So many of us want better health. We want to lose weight so we change what we eat; we add a fitness routine; we start paying attention to every ingredient in our food. But what happens when we go too far? What happens when our health quest starts to consume our thoughts, actions, and emotions?
These are the questions that author, blogger, and also an amazing friend of mine, Jordan Younger, faced when she realized that the extreme vegan lifestyle she had adopted in the name of better health was no longer serving her, and instead, she was slipping into an eating disorder.
Jordan is the blogger behind The Balanced Blonde. I met her about 6 months ago when she came to New York City, and since then, we’ve become incredibly close. We had the kind of first lunch date that started with small talk and quickly descended into shared fears and triumphs and love. All good friendships are like that, aren’t they? She’s one of the kindest, most supportive people I know–someone who fills me up even over text.
This past month, Jordan released her memoir, Breaking Vegan, to share her personal story of recovering from an eating disorder and ultimately finding balance. The title speaks to her need to break free from the label she had given herself, both personally and on the internet with her first blog name, “The Blonde Vegan” (and with labels in general), and also a breaking free from the extreme degree to which she was practicing veganism. Her story is vulnerable, honest, and brave.
Even though my journey isn’t quite the same as Jordan’s, I related on so many levels. In my own memoir, I talk about how, after I lost 135 pounds, I was terrified of regaining weight and how that fear led me downward into an eating disorder. I clung to the diet that got me there–the calorie counting, the running. I became obsessed. The same diet that set me free was now shackling me. I was rigid and homebound–unable to end a day without a run, or go out with friends, especially for drinks, because I was scared of how many calories I might end up eating.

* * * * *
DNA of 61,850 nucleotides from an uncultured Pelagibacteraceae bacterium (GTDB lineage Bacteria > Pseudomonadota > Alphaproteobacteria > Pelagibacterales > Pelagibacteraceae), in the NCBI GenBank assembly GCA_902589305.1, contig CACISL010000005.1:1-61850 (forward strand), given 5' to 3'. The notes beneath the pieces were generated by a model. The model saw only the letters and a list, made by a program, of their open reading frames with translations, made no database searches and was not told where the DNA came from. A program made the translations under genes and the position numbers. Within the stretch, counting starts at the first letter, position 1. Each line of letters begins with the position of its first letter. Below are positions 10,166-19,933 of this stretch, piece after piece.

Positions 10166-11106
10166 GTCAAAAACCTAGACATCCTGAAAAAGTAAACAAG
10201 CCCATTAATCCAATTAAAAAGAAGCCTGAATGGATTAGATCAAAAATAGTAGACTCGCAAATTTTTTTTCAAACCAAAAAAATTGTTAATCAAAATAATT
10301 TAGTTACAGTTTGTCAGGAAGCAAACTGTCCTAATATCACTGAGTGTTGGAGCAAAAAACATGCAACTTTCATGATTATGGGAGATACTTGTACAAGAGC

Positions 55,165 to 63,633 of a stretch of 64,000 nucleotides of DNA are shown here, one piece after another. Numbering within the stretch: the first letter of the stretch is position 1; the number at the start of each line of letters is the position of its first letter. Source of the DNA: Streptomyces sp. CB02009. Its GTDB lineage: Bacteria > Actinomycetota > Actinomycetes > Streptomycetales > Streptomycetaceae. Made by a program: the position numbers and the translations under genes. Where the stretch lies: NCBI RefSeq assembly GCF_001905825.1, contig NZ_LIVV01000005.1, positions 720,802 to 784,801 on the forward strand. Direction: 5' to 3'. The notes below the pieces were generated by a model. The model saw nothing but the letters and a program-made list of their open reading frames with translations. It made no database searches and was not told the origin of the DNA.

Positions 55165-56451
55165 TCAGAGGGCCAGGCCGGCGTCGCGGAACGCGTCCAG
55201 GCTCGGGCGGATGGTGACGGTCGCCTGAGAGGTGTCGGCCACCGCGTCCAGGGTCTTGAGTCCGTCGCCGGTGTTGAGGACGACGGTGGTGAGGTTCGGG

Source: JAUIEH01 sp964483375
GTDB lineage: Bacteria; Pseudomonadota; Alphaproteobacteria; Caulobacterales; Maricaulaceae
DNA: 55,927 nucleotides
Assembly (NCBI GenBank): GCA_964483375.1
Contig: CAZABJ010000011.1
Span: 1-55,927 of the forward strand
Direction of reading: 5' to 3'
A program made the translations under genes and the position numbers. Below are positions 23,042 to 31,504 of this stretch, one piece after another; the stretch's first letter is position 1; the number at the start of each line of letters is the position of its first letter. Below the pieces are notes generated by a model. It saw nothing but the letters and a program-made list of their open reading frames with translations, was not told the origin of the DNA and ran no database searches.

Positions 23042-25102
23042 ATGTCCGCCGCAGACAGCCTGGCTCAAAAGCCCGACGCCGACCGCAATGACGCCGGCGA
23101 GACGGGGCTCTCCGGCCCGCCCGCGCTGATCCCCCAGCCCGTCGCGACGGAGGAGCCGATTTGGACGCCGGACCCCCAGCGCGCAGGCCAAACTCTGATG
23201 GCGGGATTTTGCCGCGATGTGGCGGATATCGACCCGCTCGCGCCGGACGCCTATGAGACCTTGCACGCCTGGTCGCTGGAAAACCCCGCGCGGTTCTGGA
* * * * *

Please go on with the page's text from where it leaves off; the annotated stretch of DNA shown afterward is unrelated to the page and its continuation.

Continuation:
I might have heard about balance before, but only when I found myself crying in my car, head against the steering wheel, dreading the run I just had to do after work, did I realize it was time to start finding it. That day in the car, I pulled my keys from the ignition, wiped my snotty nose, and asked myself, What the hell am I doing? Is this the life I wanted?
I quit running that day. Quit and never went back. I took the big, scary risk that I might re-gain 5 pounds, 10 pounds…and accepted them. Because the thinness I’d worked so hard for…that I was running miles to maintain…and staying home to keep safe? I couldn’t keep trading my happiness for it.
In a sense, Jordan and I have learned the same major lesson: that health and happiness go hand-in-hand, and that one can’t matter more than the other. And even though I might know it, I need all the reminders I can get in this life. Her book is about self-acceptance and taking the risk to find your own way–not because it’s cool, but because we have to…because we’re worth big risks.
Sugar Free Pumpkin Spice Smoothie
Jordan’s book also has a bunch of delicious good-for-you recipes, too! This pumpkin spice smoothie is my new favorite breakfast and dessert. I just can’t tell if it’s weird to have it twice a day. It’s filled with pumpkin puree, cinnamon, almond milk, almond butter for creaminess, a handful of kale (can’t even taste it!), and an optional scoop of plant-based protein powder, if you want to add some staying power. I like to add a spoonful of chia seeds, too, for texture. It’s fall in a glass, friends.